A few raindrops falling on the derestricted A9 autobahn weren't the only things to spoil the good mood of a certain BMW M3 driver. While cruising at around 125 mph in the outside lane, a big VW Transporter appeared in his rearview mirror. Its left turn signal was flashing, claiming its right to overtake. The M3 pilot's attempts to defend his badge's honor were futile—after a few miles of failing to get away, he finally surrendered, leaving me clear to finally floor the throttle of this 16-foot-long supervan. There was a good reason. The maker, the legendary Motoren Technik Mayer (MTM) tuning house, claims this seven-seater can do 174 mph, which had to be verified.
The man behind the van is Roland Mayer. As head of MTM, probably no one in the world knows more about boosting Volkswagens and Audis. After he created the fabled inline-five 2.1L engine that propelled the revolutionary Sport Quattro to two World Rally Championship titles, Mayer decided to split from Audi to pursue his own vision, setting up his workshop just a stone's throw from Ingolstadt.
Many amusingly fast Audis, Volkswagens, Bentleys, and McLarens ensued. MTM's lineup now reaches 90 distributors around the world. Although a big part of the business consists of simple ECU tweaks or swaps to MTM wheels, Mayer still likes to work on madder projects. Remember his Audi TT Bimoto one-off with a pair of 510hp engines sitting at each end of the car? And it's mostly this man we should thank for creating the 700hp-plus mod so popular among RS6 Avant drivers. Bearing all this in mind, the most recent effort from MTM can be regarded not as insanity, but a logical addition to his burgeoning version of the Addams Family.
On his mission to make the fastest of the 10 million Transporters that left Volkswagen's factories, Mayer had to find an engine potent enough for the job. Once again, he chose his favored inline-five arrangement, this time the 2.5 TFSI that powers the Audi TT RS and RS 3. Playing the usual set of ECU, turbo, and exhaust tricks, MTM turned it up to 472 hp, achieved at 6,900 rpm and 457 lb-ft of torque at 4,100 rpm. That's more than twice the power and nearly twice the maximum torque of the fastest of the stock Multivans available. Along with this hike came some precautionary measures like more effective Brembo brakes with 16-inch discs, stiffer KW Street Comfort coilovers, and stickier 275/35 Michelin SuperSport tires stretched over 20-inch MTM Bimoto rims.
For a car with such significant modifications, the van now known as MTM T500 stays surprisingly relaxed under normal load. The stock seven-speed dual-clutch DSG transmission and Haldex-based 4Motion all-wheel-drive system remain unmolested, so this Bulli on steroids sets off without drama and can be handled with hardly any effort. Only after the driver pushes the right pedal to the metal does he get to know the sports car lurking beneath.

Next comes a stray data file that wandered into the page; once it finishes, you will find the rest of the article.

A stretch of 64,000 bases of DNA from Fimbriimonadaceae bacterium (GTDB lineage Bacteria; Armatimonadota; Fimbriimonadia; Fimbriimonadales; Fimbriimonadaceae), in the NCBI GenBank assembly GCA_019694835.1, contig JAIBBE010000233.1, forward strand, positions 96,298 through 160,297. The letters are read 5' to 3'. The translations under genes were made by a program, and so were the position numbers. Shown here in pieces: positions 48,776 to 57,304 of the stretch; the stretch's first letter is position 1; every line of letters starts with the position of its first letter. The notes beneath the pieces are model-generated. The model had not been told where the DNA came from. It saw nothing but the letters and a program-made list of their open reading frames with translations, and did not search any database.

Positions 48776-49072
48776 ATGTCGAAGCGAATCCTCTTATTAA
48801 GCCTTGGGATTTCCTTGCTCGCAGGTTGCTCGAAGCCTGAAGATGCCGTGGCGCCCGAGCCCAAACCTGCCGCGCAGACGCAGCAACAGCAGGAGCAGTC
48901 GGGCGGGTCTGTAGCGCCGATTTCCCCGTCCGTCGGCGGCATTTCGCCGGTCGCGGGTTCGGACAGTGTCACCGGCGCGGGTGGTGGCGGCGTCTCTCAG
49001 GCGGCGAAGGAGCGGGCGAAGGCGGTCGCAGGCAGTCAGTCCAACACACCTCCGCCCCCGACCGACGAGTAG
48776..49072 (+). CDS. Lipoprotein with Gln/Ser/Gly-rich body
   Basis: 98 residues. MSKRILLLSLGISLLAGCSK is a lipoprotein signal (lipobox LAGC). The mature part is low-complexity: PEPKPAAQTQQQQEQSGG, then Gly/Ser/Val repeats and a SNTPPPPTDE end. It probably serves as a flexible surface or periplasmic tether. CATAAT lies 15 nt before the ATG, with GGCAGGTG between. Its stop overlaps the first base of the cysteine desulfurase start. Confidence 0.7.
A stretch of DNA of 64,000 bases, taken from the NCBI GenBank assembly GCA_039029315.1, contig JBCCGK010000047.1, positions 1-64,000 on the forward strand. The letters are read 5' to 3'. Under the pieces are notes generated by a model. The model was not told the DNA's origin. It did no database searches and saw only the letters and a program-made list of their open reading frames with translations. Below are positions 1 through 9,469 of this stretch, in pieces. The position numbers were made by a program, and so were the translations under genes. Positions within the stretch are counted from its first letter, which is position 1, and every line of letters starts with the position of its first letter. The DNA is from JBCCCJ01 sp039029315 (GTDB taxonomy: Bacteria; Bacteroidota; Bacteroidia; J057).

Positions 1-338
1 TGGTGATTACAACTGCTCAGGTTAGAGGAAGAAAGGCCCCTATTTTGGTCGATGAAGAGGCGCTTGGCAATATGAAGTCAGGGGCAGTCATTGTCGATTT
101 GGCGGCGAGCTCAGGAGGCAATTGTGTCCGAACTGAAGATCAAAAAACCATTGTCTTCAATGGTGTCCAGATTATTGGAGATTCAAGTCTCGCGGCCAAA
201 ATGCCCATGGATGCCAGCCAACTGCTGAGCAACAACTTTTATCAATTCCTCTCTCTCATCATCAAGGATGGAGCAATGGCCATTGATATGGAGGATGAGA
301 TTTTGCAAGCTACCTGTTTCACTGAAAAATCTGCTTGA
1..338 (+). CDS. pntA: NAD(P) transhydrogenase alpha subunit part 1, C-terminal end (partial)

The speedo needle zips past 120 mph with surprising ease—and way too often. The T500 accelerates to 62 mph in 5.6 seconds and shows even more impressive performance at greater speeds. It's not far off being a bigger version of the Audi RS 6. MTM's van never lacks traction and builds up speed relentlessly through the auto-shifted gears to hit some serious numbers. On the autobahn, that distinct five-cylinder noise is hardly perceptible because of the huge masses of air colliding with the upright front end. This direct-injected unit is working hard trying to make a 2.8-ton refrigerator go head to head with sleek coupes. The only thing resonating is the hooligan MTM exhaust throughout the whole length of the vehicle.
It's a funny sensation to be sitting high above other road users, feeling like a truck driver, but the van always feels well planted. The suspension limits body roll. It's stiff, but not to a point where it's uncomfortable. The steering remains light, in typical VW Transporter fashion, but doesn't lack precision. So there's pleasure to be had in driving the T500 on an empty twisting road.
The rest appears to be ordinary T5 Multivan, which is a good thing. Ergonomics are spot on, the fit and finish of the cabin are perfect, and there's a lot of interior space. It accommodates seven people comfortably and pampers them with conveniences like heated and turning seats, folding tables, cruise control, and air conditioning.
Mayer built this van and painted it the colors of the German flag to go with his friends to international football (soccer) matches. For those in constant need to travel at 130 mph with six friends and with $200,000 to spend for the purpose, it's a perfect choice. The only one, really. It's a properly fast vehicle that never tires, munching miles at a scary pace.
After we pass the grim M3 driver, the speed still rises. The speedo shows 140, 150, 153, 155 mph. My passenger in the third row asks if we really have to do this. But then I have to slow down again because of some unsuspecting traffic blocking the left lane. Eventually, we weren't able to reach the promised top speed, but Mayer proved his point: it's the fastest people carrier money can buy.